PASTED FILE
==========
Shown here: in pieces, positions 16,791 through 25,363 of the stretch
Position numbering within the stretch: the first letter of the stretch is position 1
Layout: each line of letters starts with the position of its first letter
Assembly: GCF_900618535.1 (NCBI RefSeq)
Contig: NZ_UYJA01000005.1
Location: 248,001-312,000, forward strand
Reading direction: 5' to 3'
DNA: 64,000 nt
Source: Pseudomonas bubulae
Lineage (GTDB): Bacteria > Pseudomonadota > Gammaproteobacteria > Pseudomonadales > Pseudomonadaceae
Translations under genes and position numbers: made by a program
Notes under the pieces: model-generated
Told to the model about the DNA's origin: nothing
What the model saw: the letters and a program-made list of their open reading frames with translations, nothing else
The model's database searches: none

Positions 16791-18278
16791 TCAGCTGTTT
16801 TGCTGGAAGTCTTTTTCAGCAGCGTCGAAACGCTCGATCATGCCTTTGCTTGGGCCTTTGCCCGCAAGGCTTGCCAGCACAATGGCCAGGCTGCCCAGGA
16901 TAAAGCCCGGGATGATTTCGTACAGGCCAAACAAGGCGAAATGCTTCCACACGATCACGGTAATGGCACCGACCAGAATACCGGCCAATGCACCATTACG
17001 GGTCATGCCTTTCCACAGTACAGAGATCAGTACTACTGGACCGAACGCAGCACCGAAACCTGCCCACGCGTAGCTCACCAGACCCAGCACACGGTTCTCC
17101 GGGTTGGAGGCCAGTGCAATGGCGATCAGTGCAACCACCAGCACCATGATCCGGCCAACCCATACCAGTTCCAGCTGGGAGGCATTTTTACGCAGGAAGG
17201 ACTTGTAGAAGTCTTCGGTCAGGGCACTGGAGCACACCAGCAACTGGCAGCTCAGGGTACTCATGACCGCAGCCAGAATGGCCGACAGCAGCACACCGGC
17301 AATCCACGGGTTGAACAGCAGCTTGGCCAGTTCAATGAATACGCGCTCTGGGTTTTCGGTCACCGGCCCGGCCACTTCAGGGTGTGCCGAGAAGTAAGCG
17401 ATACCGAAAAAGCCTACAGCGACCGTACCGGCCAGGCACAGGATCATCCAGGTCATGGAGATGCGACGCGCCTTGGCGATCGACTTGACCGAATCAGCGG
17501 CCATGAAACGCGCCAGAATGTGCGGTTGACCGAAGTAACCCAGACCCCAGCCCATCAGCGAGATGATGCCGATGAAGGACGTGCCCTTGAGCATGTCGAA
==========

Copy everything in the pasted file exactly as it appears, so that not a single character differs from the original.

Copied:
Shown here: in pieces, positions 16,791 through 25,363 of the stretch
Position numbering within the stretch: the first letter of the stretch is position 1
Layout: each line of letters starts with the position of its first letter
Assembly: GCF_900618535.1 (NCBI RefSeq)
Contig: NZ_UYJA01000005.1
Location: 248,001-312,000, forward strand
Reading direction: 5' to 3'
DNA: 64,000 nt
Source: Pseudomonas bubulae
Lineage (GTDB): Bacteria > Pseudomonadota > Gammaproteobacteria > Pseudomonadales > Pseudomonadaceae
Translations under genes and position numbers: made by a program
Notes under the pieces: model-generated
Told to the model about the DNA's origin: nothing
What the model saw: the letters and a program-made list of their open reading frames with translations, nothing else
The model's database searches: none

Positions 16791-18278
16791 TCAGCTGTTT
16801 TGCTGGAAGTCTTTTTCAGCAGCGTCGAAACGCTCGATCATGCCTTTGCTTGGGCCTTTGCCCGCAAGGCTTGCCAGCACAATGGCCAGGCTGCCCAGGA
16901 TAAAGCCCGGGATGATTTCGTACAGGCCAAACAAGGCGAAATGCTTCCACACGATCACGGTAATGGCACCGACCAGAATACCGGCCAATGCACCATTACG
17001 GGTCATGCCTTTCCACAGTACAGAGATCAGTACTACTGGACCGAACGCAGCACCGAAACCTGCCCACGCGTAGCTCACCAGACCCAGCACACGGTTCTCC
17101 GGGTTGGAGGCCAGTGCAATGGCGATCAGTGCAACCACCAGCACCATGATCCGGCCAACCCATACCAGTTCCAGCTGGGAGGCATTTTTACGCAGGAAGG
17201 ACTTGTAGAAGTCTTCGGTCAGGGCACTGGAGCACACCAGCAACTGGCAGCTCAGGGTACTCATGACCGCAGCCAGAATGGCCGACAGCAGCACACCGGC
17301 AATCCACGGGTTGAACAGCAGCTTGGCCAGTTCAATGAATACGCGCTCTGGGTTTTCGGTCACCGGCCCGGCCACTTCAGGGTGTGCCGAGAAGTAAGCG
17401 ATACCGAAAAAGCCTACAGCGACCGTACCGGCCAGGCACAGGATCATCCAGGTCATGGAGATGCGACGCGCCTTGGCGATCGACTTGACCGAATCAGCGG
17501 CCATGAAACGCGCCAGAATGTGCGGTTGACCGAAGTAACCCAGACCCCAGCCCATCAGCGAGATGATGCCGATGAAGGACGTGCCCTTGAGCATGTCGAA